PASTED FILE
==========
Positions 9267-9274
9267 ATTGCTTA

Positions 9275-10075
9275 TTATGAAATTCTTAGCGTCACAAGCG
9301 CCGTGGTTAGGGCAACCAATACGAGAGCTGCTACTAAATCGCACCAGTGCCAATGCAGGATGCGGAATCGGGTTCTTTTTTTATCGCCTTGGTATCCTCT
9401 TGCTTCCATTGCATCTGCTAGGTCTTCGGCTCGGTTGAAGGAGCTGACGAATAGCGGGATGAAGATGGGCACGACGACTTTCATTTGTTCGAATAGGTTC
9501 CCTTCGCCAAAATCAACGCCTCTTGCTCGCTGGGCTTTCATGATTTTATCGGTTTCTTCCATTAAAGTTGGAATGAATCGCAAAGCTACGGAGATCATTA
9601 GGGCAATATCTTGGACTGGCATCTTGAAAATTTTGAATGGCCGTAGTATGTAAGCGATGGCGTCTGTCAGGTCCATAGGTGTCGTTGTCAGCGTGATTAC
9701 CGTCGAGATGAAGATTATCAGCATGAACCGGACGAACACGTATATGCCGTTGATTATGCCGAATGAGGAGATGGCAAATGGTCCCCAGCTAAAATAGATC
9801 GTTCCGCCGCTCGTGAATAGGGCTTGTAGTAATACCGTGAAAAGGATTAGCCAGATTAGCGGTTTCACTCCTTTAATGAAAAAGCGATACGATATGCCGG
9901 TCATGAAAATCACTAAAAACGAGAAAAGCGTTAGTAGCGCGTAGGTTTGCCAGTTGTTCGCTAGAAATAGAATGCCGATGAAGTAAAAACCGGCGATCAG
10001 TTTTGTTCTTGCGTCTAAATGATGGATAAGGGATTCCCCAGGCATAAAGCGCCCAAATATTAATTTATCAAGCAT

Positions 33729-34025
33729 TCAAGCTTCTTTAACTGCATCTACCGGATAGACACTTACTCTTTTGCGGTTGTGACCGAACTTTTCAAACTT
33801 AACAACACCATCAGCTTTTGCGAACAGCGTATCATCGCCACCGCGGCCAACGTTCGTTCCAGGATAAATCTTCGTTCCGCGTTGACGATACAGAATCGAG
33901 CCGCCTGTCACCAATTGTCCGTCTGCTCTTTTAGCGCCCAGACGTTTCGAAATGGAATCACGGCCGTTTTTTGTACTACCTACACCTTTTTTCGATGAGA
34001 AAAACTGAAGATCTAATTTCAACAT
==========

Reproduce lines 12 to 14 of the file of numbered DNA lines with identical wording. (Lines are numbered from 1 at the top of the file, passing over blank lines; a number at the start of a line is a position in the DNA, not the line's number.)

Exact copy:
10001 TTTTGTTCTTGCGTCTAAATGATGGATAAGGGATTCCCCAGGCATAAAGCGCCCAAATATTAATTTATCAAGCAT

Positions 33729-34025
33729 TCAAGCTTCTTTAACTGCATCTACCGGATAGACACTTACTCTTTTGCGGTTGTGACCGAACTTTTCAAACTT